Changes to the ACA’s individual market: The “Cruz amendment,” mentioned above, would sharply raise premiums and deductibles for people with preexisting conditions, making coverage unaffordable for many.
Cutting taxes for the wealthy and corporations: One proposal is to not repeal the ACA’s 3.8 percent tax on high-income households, which is presently repealed in both the House and Senate bills. KFF estimates this change would still leave in place tax cuts of $457 billion, almost exclusively benefiting corporations and the rich.
The Senate leadership has sent two versions of the bill with these changes, one with Cruz’s amendment and one without, to the Congressional Budget Office for analysis. The CBO predicted that the initial Senate bill would result in an additional 22 million Americans becoming uninsured over 10 years.
Several Republicans have predicted that the bill will not pass. Speaking on CBS’s “Face the Nation” on Sunday, Senator John McCain of Arizona said, “My view is it’s probably going to be dead.” Asked about the bill’s odds on “Fox News Sunday,” Senator Bill Cassidy of Louisiana said, “I would probably put that at 50-50.”
Majority Leader McConnell has acknowledged that if the Republicans and President Trump fall short on their pledge to “repeal and replace” Obamacare, they will be forced to negotiate with the Democrats. Any such negotiations would involve discussions on further concessions to the profit demands of the insurance companies.
Minority Leader Charles Schumer and Senate Democrats have continued to campaign against the BRCA and said they will negotiate only if the Republicans give up on repealing the ACA. Senator Ben Sasse, Republican of Nebraska, suggested another scenario, in which Republicans could repeal most of the ACA, forcing Democrats to the table to work on a replacement.
However this plays out, the Democrats have made clear that they are willing to work with the Republicans to “fix” Obamacare. This has nothing to do with making the ACA better—lowering soaring premiums and deductibles, widening the networks of hospitals and providers, further expanding Medicaid and its federal funding, and taxing the wealthy.
The entire framework of the official health care “debate” is reactionary. Obamacare itself is a regressive restructuring of the health care system designed to cut costs for corporations and the government, undermine the system of employer-provided health insurance, and force uninsured workers to purchase health plans from insurance companies with huge premiums and absurdly high deductibles and co-pays. It still leaves some 28 million people completely uninsured.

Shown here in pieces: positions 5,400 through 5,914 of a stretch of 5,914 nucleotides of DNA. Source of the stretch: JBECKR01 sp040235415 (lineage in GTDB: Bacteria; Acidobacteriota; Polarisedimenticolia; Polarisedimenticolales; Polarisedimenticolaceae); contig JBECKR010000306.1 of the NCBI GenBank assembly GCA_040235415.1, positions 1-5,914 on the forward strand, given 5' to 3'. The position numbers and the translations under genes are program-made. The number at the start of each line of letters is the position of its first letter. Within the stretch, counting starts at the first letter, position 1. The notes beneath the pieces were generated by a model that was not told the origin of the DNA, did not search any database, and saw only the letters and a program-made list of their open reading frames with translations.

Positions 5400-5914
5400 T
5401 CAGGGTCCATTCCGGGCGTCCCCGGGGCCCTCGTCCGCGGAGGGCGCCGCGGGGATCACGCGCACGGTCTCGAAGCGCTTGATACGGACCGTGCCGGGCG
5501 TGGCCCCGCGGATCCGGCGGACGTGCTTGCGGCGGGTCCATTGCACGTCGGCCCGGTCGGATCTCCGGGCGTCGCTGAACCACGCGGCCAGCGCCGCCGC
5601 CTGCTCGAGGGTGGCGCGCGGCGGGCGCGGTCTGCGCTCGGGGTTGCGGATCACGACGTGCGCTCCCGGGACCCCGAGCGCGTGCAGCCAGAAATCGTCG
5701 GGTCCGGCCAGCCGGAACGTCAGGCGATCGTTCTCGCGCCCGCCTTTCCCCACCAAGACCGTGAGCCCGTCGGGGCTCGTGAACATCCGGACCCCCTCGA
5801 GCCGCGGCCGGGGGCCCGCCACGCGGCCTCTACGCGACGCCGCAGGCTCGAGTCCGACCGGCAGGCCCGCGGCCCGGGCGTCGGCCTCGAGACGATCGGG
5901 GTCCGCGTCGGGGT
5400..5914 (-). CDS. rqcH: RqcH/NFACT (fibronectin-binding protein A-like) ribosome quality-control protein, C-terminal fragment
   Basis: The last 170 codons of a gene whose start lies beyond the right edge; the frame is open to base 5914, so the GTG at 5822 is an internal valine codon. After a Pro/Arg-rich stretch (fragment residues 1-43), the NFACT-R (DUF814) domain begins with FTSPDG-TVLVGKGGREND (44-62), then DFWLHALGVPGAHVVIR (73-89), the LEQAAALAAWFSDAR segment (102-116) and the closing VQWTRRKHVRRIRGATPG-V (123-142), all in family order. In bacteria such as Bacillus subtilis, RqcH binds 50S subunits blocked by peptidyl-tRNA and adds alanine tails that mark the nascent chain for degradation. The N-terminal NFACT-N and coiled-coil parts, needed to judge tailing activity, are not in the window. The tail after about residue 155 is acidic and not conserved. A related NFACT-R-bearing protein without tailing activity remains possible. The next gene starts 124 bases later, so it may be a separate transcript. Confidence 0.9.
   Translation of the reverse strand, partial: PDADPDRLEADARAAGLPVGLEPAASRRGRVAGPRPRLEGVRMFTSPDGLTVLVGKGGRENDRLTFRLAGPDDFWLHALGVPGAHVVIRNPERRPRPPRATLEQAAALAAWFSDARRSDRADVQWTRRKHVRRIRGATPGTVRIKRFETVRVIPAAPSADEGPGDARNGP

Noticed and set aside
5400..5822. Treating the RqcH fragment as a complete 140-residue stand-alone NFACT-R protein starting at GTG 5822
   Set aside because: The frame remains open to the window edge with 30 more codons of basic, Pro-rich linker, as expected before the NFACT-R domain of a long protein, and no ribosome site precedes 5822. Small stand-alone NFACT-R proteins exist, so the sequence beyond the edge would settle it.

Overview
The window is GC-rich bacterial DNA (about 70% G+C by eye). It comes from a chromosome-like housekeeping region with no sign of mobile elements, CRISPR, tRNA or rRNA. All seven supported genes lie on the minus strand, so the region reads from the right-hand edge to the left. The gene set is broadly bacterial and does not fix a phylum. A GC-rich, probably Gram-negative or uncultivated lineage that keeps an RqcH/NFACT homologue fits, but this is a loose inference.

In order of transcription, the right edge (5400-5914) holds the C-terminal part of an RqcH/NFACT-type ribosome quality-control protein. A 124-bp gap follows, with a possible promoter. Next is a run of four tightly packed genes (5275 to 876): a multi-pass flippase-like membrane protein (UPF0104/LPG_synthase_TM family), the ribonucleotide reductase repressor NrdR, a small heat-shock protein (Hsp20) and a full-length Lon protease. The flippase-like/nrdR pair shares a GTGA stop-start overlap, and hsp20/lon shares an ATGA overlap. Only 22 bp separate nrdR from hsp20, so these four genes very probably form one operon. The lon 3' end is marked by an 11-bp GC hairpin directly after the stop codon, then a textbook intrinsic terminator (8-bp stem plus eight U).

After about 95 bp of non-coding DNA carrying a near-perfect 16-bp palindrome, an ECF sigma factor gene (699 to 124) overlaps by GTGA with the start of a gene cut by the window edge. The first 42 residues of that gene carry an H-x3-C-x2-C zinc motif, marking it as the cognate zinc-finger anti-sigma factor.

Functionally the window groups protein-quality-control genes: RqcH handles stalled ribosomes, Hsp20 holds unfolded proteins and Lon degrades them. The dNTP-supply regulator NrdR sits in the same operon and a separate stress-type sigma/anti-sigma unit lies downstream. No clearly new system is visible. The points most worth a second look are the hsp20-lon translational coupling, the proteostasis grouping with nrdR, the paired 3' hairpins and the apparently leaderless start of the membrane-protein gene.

The basic premise of the Republican plans as well as Obamacare is the capitalist market and the profitability of the gigantic insurance and pharmaceutical firms and hospital chains. The health and well-being of the working population is completely subordinated to the profit drive of the corporate elite.
While the Democrats pose as the defenders of workers and their families who are struggling under the weight of rising health costs and rationed services, they are in full agreement with the Republicans that there is “no money” for health care and other basic social services, and “realistic” sacrifices must be made. This is a brazen lie in a country where 20 individuals have as much wealth as the bottom 175 million people.
Senator Bernie Sanders of Vermont, the advocate of “Medicare for all,” spent Sunday rallying voters in West Virginia and Kentucky to call on their Republican senators to vote against the bill. He would have people believe that pressuring these reactionary politicians will make any difference in the lives of workers and youth who stand to lose under whichever plan emerges from either the Republicans or some sordid deal between them and the Democrats.
Millions of Americans are outraged by the attack on health care being hatched in Washington, as demonstrated by the plunging poll numbers for both Republican plans and the growing protests. But in taking forward this fight, the working class cannot allow itself to be drawn behind any section of the political establishment and must proceed with its own methods of class struggle.
A socialist solution to the health care crisis requires a break with the Democratic Party—and all those who promote illusions in this big business party—and a fight for the independent mobilization of the working class. Only the expropriation of the health care industry and the establishment of socialized medicine can secure health care as a social right.